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SEP
12
2016

IN THE FIELD
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Summer learning attracts attention of National Academies

By Jen Rinehart

Infographic courtesty of the National Summer Learning Association.

In late August, the Board on Children, Youth & Families at the National Academies of Science, Engineering and Medicine hosted a day-long workshop focused on summertime opportunities to promote healthy child and adolescent development. Back in 1999, a similar workshop, which focused on Opportunities to Promote Child and Adolescent Development During the After-School Hours, led to the publication of Community Programs to Promote Youth Development, an important resource for funders, policy makers and afterschool practitioners. 

It was great to see the National Academies return attention to the important role of out-of-school time learning. The summertime opportunities workshop highlighted the latest research on summer and explored linkages between summer programs and the broader ecosystem of learning, including schools, museums, libraries and afterschool programs. It was a day of great discussions that reflected the diverse community and accomplishments of summer learning and afterschool programs. 

The workshop featured sessions on the achievement gap, the value of play, reducing obesity, city-systems, program quality and evaluation and role of afterschool and summer in the overall learning ecosystem. A sampling of a few of the organizations on the panels include the Association of Children’s Museums, the Food Research and Action Center, the National League of Cities and the American Institutes for Research. The Afterschool Alliance was glad to included on a panel focusing on ecosystems that support children's development, alongside representatives from the national YMCA and the Institute of Museum and Library Services.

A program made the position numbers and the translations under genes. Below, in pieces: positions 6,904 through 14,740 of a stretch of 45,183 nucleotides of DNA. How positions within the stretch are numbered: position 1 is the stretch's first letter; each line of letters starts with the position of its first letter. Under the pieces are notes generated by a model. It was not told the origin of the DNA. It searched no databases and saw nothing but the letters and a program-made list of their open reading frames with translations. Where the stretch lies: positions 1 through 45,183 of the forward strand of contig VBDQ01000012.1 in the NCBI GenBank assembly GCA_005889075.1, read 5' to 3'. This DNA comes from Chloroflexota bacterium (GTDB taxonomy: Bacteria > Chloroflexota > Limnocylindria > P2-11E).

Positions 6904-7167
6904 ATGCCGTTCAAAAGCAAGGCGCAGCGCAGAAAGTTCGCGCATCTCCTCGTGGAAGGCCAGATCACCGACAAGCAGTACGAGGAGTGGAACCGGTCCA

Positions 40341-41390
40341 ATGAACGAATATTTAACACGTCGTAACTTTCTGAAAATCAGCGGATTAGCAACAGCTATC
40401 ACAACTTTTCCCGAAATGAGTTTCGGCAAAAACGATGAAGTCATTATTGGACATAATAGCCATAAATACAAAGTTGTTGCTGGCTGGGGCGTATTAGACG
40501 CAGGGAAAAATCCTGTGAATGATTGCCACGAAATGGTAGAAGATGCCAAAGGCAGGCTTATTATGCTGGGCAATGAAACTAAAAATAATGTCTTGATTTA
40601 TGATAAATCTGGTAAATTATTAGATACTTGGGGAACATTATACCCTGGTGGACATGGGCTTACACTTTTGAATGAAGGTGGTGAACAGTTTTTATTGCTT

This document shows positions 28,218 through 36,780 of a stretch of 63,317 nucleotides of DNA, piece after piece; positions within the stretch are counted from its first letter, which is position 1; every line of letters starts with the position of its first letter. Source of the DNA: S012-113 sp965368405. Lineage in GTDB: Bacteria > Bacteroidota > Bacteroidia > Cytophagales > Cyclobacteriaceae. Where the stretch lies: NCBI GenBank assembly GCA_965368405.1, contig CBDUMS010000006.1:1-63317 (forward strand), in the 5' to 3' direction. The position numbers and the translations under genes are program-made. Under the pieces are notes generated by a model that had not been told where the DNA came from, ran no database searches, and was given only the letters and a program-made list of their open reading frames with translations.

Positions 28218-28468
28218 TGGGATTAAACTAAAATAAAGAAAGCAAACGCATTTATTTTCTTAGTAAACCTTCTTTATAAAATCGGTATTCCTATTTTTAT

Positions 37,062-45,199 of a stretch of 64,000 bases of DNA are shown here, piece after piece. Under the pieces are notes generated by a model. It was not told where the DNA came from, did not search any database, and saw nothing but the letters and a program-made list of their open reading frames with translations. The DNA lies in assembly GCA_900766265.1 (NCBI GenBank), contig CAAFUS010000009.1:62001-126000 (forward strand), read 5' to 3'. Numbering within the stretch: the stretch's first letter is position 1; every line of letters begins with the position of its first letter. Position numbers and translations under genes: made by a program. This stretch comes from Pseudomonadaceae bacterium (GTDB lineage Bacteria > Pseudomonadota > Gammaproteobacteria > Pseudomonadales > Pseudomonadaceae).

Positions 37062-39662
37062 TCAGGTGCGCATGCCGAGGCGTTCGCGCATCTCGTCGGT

Better understanding of summer learning on the horizon

The day-long workshop set the stage for a potential effort to produce a “consensus study,” which would provide new information and recommendations to inform federal, state, and local policy decisions about how best to use the summer months to support the healthy development of America's children. With new research out from the RAND Corporation and The Wallace Foundation showing gains in math and reading among elementary school students with high levels of attendance in voluntary summer learning programs, the timing of a more thorough investigation into summer learning by the National Academies could not be better!

The PowerPoint presentations from the workshop are available on the National Academies website and videos of the workshop sessions will be posted to in the next couple of weeks. An 8-page written summary of the workshop proceedings is anticipated to be released in early November, which we will be sure to share with readers.